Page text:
Desert View Watchtower

Few landmarks in the area around Grand Canyon National Park are the result of human toil. In a place where nature is the irrefutable main attraction, special attention and considerations must be given before any unnatural additions can be affixed, even temporarily, upon the landscape. Mary Colter is responsible for many structures of note on the South Rim – Hopi House, Bright Angel Lodge and the Phantom Ranch on the Canyon floor, among others. The Desert View Watchtower is probably her most unique work since it was not universally accepted and lauded on arrival.

Constructed in 1932 on the east end of the Canyon’s South Rim, almost four miles from the Park’s eastern gateway. Colter’s other designs at the Canyon deliberately bowed to the natural aesthetic, using rocks appearing worn in texture to construct the buildings outer shells enabling a blend and absorption into the naturally beautiful surroundings. To some extent the Tower was similar; it is built from indigenous materials which allow the Tower to appear emerged, growing out of the terrain. Her choice of materials allowed the buildings to assimilate into the landscape. Yet the tower itself, because of its prominent structure, would always cause it to standout. Critics said it obstructed the horizon, imposing on, rather than enhancing the view; a sore thumb, sticking out.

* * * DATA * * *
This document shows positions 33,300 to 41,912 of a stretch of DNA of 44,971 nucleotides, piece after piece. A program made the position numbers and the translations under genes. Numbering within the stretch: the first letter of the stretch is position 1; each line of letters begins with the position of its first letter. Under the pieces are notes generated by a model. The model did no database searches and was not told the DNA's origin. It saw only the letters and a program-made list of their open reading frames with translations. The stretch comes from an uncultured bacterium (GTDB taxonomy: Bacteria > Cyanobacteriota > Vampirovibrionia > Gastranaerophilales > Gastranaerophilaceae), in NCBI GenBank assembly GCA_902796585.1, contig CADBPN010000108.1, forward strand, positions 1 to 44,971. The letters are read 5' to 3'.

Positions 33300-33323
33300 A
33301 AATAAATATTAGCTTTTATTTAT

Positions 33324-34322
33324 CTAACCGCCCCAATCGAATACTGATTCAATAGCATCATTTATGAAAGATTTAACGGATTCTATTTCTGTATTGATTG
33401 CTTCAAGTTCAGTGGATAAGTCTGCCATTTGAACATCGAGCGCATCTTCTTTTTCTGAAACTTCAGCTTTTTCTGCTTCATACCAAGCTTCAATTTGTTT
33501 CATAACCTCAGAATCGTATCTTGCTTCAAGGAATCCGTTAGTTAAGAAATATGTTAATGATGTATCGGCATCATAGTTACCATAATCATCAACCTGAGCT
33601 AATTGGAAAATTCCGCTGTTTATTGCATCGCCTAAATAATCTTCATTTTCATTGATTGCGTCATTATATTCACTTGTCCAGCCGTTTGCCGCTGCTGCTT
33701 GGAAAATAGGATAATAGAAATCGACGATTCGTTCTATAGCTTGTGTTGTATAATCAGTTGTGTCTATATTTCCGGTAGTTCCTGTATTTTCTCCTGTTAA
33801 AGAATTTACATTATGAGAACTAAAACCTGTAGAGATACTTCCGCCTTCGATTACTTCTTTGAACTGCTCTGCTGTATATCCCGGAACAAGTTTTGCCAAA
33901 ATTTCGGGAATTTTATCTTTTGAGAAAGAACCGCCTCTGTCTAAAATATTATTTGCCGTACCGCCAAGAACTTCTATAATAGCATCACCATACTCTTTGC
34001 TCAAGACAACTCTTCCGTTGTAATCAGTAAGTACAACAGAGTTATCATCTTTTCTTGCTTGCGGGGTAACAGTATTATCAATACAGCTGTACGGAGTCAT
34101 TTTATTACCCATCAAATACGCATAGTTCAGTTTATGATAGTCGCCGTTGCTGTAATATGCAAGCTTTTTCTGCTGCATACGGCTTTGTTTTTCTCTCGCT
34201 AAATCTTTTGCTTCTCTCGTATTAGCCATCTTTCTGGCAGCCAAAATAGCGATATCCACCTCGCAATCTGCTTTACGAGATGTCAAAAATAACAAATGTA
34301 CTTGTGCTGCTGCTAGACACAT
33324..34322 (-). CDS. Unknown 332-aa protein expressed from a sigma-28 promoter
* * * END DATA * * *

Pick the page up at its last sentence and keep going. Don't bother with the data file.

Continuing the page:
Colter was a perpetual student who immersed herself in local culture.  She came to the Grand Canyon to build Hopi House for the Fred Harvey Company after completing a hotel in New Mexico – the Alvarado – ripe with ideas of an aesthetic that emulates natural surroundings. As she investigated Hopi Culture in preparation for building Hopi House, she ventured upon Chaco Canyon, and ancient ruins which included a type of lookout post, or watchtower, directed and positioned to keep a vigilant eye on prospective arrivals. From these ruins came the seminal moments of The Desert Watchtower’s existence.

The Tower is 70 feet high, with four different levels connected by a series of spiraling, steep, narrow staircases. Each of the floors have different facing windows for new perspectives on the Canyon, and insights into the Hopi and local cultures which inspired the Tower’s inception. The ground floor has a Hopi snake altar, while the walls and ceiling are covered with local tribes’ symbols and pictographs, including a mural by Fred Kabotie, a noted Hopi artist. Inside the structure there is a certain type of old-world cathedral feeling, perhaps induced by the ceiling art, or raw stone bones of the Tower. It is different; the critics were right.

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